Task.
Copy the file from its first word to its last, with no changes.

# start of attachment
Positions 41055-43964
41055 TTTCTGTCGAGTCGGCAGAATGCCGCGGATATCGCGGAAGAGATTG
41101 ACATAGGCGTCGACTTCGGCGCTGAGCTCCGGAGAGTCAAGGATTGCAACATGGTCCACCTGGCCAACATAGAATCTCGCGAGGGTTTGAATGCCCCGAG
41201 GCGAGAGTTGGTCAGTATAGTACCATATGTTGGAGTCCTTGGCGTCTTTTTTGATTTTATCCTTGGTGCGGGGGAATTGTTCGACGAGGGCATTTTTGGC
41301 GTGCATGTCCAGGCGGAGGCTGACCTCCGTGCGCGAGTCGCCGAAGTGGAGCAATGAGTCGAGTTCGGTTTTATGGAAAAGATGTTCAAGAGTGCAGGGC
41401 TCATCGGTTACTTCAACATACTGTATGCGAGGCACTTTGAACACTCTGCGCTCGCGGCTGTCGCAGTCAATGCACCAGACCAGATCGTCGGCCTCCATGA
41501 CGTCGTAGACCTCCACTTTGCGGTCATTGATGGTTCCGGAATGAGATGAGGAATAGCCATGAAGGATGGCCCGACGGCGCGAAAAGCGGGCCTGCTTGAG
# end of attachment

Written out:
Positions 41055-43964
41055 TTTCTGTCGAGTCGGCAGAATGCCGCGGATATCGCGGAAGAGATTG
41101 ACATAGGCGTCGACTTCGGCGCTGAGCTCCGGAGAGTCAAGGATTGCAACATGGTCCACCTGGCCAACATAGAATCTCGCGAGGGTTTGAATGCCCCGAG
41201 GCGAGAGTTGGTCAGTATAGTACCATATGTTGGAGTCCTTGGCGTCTTTTTTGATTTTATCCTTGGTGCGGGGGAATTGTTCGACGAGGGCATTTTTGGC
41301 GTGCATGTCCAGGCGGAGGCTGACCTCCGTGCGCGAGTCGCCGAAGTGGAGCAATGAGTCGAGTTCGGTTTTATGGAAAAGATGTTCAAGAGTGCAGGGC
41401 TCATCGGTTACTTCAACATACTGTATGCGAGGCACTTTGAACACTCTGCGCTCGCGGCTGTCGCAGTCAATGCACCAGACCAGATCGTCGGCCTCCATGA
41501 CGTCGTAGACCTCCACTTTGCGGTCATTGATGGTTCCGGAATGAGATGAGGAATAGCCATGAAGGATGGCCCGACGGCGCGAAAAGCGGGCCTGCTTGAG